Thomas Brooks (abt. 1747-1805): Wythe County, Virginia Years, 1793-1805 — Brief Addendum

Wythe County, Virginia, Court Order Bk. 1805-1808, 13 September 1808, p. 330

Or, Subtitled: Estates, Chancery Cases, and Unresolved Questions about Land Disposition

This is a brief addendum to my previous posting about the Wythe County, Virginia, years (1793-1805) of Thomas Brooks (abt. 1747-1805). As that posting indicates, on 13 February 1804, Thomas bought 300 acres of land along Poplar Camp Creek south of the New River from Thomas and Sarah Herbert.[1] This is the only land record for Thomas I have found in Wythe County records, though statements in the county court order books prior to 1804 make me think that Thomas was living on this land before he bought it, and possibly even from the time he came to Wythe County in 1793 — see the previous posting for information about this.

Thomas Brooks (abt. 1747-1805): Wythe County, Virginia Years, 1793-1805

Will of Thomas Brooks, 4 November 1804, Wythe County, Virginia, Wythe County, Virginia, Will Bk. 1, pp. 308-9

Or, Subtitled: Fertile New Land, Lead Mines, Shot Towers and Forges, and Movement from the Middle Colonies into the Valley of Virginia

With my first posting about Thomas Brooks (abt. 1747-1805), I shared my information about Thomas’s life in Frederick County, Virginia, up to 1792, when he moved his family to Wythe County, Virginia. My account begins with a March 1767 deed of Patrick Rice to his son John, which Thomas witnessed, the first certain record I have of him in Frederick County. Since, as my posting indicates, I have not found information about Thomas’s father, I haven’t been able to track this family line sufficiently to say with any certainty where Thomas Brooks was born — a point to which I’ll return when I discuss in more detail the information I have about Thomas’s mother Mary, who made her will in Frederick County on 9 July 1786, with the will being probated on 4 April 1787.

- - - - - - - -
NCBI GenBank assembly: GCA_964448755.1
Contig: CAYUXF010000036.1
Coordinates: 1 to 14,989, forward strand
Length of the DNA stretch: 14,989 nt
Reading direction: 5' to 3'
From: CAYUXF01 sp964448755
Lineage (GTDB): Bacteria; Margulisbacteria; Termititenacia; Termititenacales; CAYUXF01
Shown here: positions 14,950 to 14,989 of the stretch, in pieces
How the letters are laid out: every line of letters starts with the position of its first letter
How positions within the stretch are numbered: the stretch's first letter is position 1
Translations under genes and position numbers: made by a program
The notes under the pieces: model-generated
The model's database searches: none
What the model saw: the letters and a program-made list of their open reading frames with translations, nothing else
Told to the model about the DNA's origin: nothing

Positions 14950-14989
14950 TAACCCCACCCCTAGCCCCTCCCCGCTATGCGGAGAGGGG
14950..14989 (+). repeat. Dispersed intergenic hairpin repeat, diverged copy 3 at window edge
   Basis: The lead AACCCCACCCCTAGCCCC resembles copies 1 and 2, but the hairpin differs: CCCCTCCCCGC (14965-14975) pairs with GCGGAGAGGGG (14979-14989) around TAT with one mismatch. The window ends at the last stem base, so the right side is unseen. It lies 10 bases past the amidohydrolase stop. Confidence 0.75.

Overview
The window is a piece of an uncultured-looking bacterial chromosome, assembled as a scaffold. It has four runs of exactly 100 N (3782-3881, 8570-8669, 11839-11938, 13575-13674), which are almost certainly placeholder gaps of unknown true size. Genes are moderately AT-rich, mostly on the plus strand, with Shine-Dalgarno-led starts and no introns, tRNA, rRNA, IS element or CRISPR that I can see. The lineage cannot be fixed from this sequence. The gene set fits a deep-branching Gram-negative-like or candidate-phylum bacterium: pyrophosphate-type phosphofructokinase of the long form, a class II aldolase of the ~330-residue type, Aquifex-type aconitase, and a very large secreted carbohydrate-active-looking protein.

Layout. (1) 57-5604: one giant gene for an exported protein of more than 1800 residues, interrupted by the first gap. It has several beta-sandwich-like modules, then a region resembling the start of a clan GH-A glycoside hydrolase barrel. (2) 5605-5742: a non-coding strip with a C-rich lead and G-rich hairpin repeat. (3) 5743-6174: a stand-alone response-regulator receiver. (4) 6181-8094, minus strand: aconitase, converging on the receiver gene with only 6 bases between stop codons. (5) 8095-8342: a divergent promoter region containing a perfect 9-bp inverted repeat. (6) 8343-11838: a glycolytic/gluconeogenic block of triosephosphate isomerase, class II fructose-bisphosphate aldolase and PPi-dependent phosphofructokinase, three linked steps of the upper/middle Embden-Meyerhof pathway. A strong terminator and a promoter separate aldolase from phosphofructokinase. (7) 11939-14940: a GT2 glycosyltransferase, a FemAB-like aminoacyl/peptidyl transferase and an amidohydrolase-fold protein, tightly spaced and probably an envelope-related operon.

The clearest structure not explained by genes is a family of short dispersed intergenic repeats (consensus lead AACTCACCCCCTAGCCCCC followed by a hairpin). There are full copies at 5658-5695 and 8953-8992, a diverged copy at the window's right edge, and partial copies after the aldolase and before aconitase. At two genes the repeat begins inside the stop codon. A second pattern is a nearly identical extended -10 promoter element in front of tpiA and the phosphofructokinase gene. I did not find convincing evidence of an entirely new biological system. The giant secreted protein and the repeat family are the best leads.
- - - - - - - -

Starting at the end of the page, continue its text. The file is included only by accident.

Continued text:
Thomas Madison Brooks (1775-1838) and Wife Sarah Whitlock (1774-1837): Alabama Years, 1836-1838

Original will (holographic, page 1) of Thomas Madison Brooks of Morgan County, Alabama,, 2 October 1838, in loose-papers estate file of Thomas Brooks held by Morgan County Archives

Or, Subtitled: The Mystery of an Estate Selling Land to Which the Decedent Does Not Have Title